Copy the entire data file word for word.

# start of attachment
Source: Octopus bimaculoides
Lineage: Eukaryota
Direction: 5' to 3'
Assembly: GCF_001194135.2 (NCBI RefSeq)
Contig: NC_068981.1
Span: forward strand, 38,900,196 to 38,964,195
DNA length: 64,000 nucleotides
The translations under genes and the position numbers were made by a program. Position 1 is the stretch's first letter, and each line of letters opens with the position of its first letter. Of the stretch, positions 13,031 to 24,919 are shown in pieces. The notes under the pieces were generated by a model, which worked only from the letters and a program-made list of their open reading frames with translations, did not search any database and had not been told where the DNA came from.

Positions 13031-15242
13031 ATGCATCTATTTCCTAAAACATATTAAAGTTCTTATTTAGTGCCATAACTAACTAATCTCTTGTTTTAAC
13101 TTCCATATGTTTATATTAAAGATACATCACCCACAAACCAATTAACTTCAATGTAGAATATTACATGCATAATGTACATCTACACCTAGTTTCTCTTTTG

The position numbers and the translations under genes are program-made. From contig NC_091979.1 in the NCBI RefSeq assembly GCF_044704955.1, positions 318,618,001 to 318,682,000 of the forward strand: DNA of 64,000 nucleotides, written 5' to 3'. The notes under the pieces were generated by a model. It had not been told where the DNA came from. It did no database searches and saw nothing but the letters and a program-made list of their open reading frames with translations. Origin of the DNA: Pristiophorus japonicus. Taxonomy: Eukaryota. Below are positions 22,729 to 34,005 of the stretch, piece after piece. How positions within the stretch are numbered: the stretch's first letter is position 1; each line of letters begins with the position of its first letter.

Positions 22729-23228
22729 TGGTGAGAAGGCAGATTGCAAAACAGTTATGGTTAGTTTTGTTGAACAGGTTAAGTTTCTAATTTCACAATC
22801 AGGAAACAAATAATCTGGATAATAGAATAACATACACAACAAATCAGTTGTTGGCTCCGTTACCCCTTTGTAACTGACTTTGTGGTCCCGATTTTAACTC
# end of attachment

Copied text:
Source: Octopus bimaculoides
Lineage: Eukaryota
Direction: 5' to 3'
Assembly: GCF_001194135.2 (NCBI RefSeq)
Contig: NC_068981.1
Span: forward strand, 38,900,196 to 38,964,195
DNA length: 64,000 nucleotides
The translations under genes and the position numbers were made by a program. Position 1 is the stretch's first letter, and each line of letters opens with the position of its first letter. Of the stretch, positions 13,031 to 24,919 are shown in pieces. The notes under the pieces were generated by a model, which worked only from the letters and a program-made list of their open reading frames with translations, did not search any database and had not been told where the DNA came from.

Positions 13031-15242
13031 ATGCATCTATTTCCTAAAACATATTAAAGTTCTTATTTAGTGCCATAACTAACTAATCTCTTGTTTTAAC
13101 TTCCATATGTTTATATTAAAGATACATCACCCACAAACCAATTAACTTCAATGTAGAATATTACATGCATAATGTACATCTACACCTAGTTTCTCTTTTG

The position numbers and the translations under genes are program-made. From contig NC_091979.1 in the NCBI RefSeq assembly GCF_044704955.1, positions 318,618,001 to 318,682,000 of the forward strand: DNA of 64,000 nucleotides, written 5' to 3'. The notes under the pieces were generated by a model. It had not been told where the DNA came from. It did no database searches and saw nothing but the letters and a program-made list of their open reading frames with translations. Origin of the DNA: Pristiophorus japonicus. Taxonomy: Eukaryota. Below are positions 22,729 to 34,005 of the stretch, piece after piece. How positions within the stretch are numbered: the stretch's first letter is position 1; each line of letters begins with the position of its first letter.

Positions 22729-23228
22729 TGGTGAGAAGGCAGATTGCAAAACAGTTATGGTTAGTTTTGTTGAACAGGTTAAGTTTCTAATTTCACAATC
22801 AGGAAACAAATAATCTGGATAATAGAATAACATACACAACAAATCAGTTGTTGGCTCCGTTACCCCTTTGTAACTGACTTTGTGGTCCCGATTTTAACTC